[Screen It]


(2018) (Gabrielle Union, Billy Burke) (PG-13)

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Suspense/Thriller: A mother tries to break into a high-tech, smart home where her two children are being held hostage by three criminals.
Shaun Russell (GABRIELLE UNION) is a wife and mother of two kids, teenager Jasmine (AJIONA ALEXUS) and younger brother Glover (SETH CARR), who recently learned of the death of her estranged father, Isaac (DAMIEN LEAKE). The man was wealthy on account of some apparent illegal activity and has, unbeknownst to Shaun, stashed $4 million in liquidated cash at the remote Wisconsin estate she has just inherited. Shaun travels with her two kids to the wooded retreat to get it ready for sale. What she finds is a smart home with the latest in safe house technology -- everything from an alarm system to motion-activated interior and exterior lights to cameras covering nearly every angle of the residence outside and in.

Also unbeknownst to her, four criminals are also in the large house when she and the kids get there. They know of the $4 million in cash. They just don't know the location of the safe holding the money. The leader is Eddie (BILLY BURKE), a smooth criminal who rarely loses his cool. His cohorts are Peter (MARK FURZE), an expert safecracker; Sam (LEVI MEADEN), a sensitive ex-con; and Duncan (RICHARD CABRAL), the sadistic muscle of the crew, who has no problem killing.

While Shaun tangles with Peter in the adjacent woods, Eddie and the rest of his gang take Jasmine and Glover hostage and seal up the house. It's up to Shaun to figure out a way to defeat the home's high-tech security defenses and rescue her son and daughter. At the same time, two people are scheduled to come to the house that night -- her husband, Justin (JASON GEORGE, and local Realtor Maggie (CHRISTA MILLER) -- who may or may not make the situation worse.

OUR TAKE: 4.5 out of 10
Even at 88 minutes, "Breaking In" somehow seems more drawn-out than the nearly three-hour "Avengers: Infinity War." When I saw the running time, I was hoping for a tight, lean, menacing little thriller in which Gabrielle Union's Shaun Russell attempts to break into a smart house in which her two kids are being held hostage by three crooks there to rob the joint.

It's a reverse "Panic Room," of course, in which Jodie Foster and her daughter (a young Kristen Stewart) hole themselves up inside a house while robbers try and get in. And the film even duplicates the differing personalities of the baddies like that flick did. There is the cool, calm, methodical leader Eddie (Billy Burke). There's the sensitive Sam (Levi Meaden), who thought it was just going to be a heist and doesn't want to harm a mother and her two kids. There's the unhinged psychopath Duncan (Richard Cabral), who's the guy with the knife who loves to yell "They've seen our faces, man!!!" And there's the nondescript safecracker of the group, Peter (Mark Furze), who ah, Peter. You just know he's not long for this film the second you see him on screen.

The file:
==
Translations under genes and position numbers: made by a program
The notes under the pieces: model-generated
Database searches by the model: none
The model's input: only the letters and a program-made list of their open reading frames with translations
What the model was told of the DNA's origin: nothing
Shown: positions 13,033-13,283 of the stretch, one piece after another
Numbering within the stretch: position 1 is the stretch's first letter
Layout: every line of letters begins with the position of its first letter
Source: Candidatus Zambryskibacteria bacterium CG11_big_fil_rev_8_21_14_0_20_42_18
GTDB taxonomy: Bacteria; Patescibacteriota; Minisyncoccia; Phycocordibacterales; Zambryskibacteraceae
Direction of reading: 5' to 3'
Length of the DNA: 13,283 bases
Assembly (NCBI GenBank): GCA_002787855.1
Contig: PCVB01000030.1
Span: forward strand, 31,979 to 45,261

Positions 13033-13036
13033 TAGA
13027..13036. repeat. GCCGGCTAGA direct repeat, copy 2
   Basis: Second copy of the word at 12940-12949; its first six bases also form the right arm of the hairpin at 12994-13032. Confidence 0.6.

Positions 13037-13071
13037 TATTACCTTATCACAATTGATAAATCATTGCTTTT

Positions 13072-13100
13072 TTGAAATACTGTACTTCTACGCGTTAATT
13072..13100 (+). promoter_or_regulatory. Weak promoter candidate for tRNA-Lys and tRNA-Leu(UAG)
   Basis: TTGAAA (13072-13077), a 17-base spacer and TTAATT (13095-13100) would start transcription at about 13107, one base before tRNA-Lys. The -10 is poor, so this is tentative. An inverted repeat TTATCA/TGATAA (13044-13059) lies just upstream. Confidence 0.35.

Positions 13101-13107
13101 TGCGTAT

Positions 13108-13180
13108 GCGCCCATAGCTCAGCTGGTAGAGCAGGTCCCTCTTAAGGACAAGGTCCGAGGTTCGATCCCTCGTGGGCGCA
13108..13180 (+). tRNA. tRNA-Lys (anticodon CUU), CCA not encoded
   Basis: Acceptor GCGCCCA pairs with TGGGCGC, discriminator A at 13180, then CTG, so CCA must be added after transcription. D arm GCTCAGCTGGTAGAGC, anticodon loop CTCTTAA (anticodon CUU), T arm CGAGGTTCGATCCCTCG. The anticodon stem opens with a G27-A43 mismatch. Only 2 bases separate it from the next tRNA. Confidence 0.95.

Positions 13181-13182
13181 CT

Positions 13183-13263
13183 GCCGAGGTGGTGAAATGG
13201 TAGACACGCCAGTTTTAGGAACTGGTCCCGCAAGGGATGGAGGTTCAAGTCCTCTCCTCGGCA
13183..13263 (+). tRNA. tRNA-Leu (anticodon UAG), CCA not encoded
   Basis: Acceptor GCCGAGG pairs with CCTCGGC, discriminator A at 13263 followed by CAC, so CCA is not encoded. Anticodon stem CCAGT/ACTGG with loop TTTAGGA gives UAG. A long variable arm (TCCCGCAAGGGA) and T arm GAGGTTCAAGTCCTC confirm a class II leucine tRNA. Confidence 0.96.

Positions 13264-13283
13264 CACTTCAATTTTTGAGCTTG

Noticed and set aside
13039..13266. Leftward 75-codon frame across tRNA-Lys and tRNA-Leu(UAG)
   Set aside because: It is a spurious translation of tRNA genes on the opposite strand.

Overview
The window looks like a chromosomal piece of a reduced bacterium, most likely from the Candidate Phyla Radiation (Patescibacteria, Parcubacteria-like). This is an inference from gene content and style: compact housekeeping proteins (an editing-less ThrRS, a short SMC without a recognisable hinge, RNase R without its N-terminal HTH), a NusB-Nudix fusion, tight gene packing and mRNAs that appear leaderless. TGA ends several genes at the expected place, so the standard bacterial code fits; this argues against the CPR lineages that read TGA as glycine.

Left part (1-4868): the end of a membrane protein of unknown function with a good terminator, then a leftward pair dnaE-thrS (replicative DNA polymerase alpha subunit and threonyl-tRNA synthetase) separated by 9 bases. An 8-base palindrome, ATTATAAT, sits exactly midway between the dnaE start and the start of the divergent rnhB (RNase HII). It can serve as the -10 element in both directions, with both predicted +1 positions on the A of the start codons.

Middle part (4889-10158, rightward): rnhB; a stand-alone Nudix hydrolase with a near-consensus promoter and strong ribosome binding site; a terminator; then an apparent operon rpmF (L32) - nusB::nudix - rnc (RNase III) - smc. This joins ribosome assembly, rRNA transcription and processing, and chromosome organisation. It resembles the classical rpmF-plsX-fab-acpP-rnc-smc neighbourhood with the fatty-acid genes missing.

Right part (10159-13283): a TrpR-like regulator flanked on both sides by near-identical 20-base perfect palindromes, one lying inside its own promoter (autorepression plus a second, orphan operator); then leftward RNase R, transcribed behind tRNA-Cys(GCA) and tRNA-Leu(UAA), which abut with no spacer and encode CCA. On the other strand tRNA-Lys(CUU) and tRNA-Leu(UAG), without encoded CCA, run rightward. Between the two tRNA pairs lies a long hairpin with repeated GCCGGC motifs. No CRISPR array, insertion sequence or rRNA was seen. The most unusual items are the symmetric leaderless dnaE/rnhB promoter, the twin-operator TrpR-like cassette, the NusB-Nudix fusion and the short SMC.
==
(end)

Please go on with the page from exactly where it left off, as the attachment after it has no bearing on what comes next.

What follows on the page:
This is basically Union getting a hand-me-down from Halle Berry. For the most part, she runs with it. She plays the fierce, protective mother hen to her two trapped and scared chicks (Seth Carr and Ajiona Alexus) well. But the film has to go to such great lengths to explain why none of them can use a mobile phone, why Shaun just doesn't go for police help, why the crooks don't just end it quickly by threatening the kids' lives, etc.

At 88 minutes, the film gets into its thriller predicament way too quick, too. The first act of the film should have been set up, showing us the layout and quirks of the house, Shaun learning the high-tech ins and outs of her father's smart home technology, and so forth. Instead, when all of the cat-and-mouse hijinks start, we don't have a good lay of the land of either the interior or the exterior of the estate. It's a cheat on director James McTeigue's part because then he can manipulate the action however he sees fit.

The same goes for the tech. It seems the house is always losing power or wires are being clipped or circuit breakers are being thrown. But the cameras keep working. The sensors also still seem operable. It's explained early on that the security company will respond within 90 minutes of loss of power. But the Russells' ordeal seems to go on much longer than that.

The film is geared for a largely female audience. But the large numbers I saw this film with in preview definitely had an issue with how many times Union gets punched and brutalized in this flick. Late in the film, one of the crooks tries to rape Shaun's teenage daughter, too, which seemed crass for a flick that had been a mostly standard PG-13 thriller to that point.

Still, I can't deny that in stretches, the film was involving. It's one of those flicks I kept rooting for to work and be better. It never really rose above mediocrity. But it's a cut above Lifetime Network Movie of the Week status ... but only barely and only because of Union. I give it a 4.5 out of 10. (T. Durgin)

Reviewed May 9, 2018 / Posted May 11, 2018

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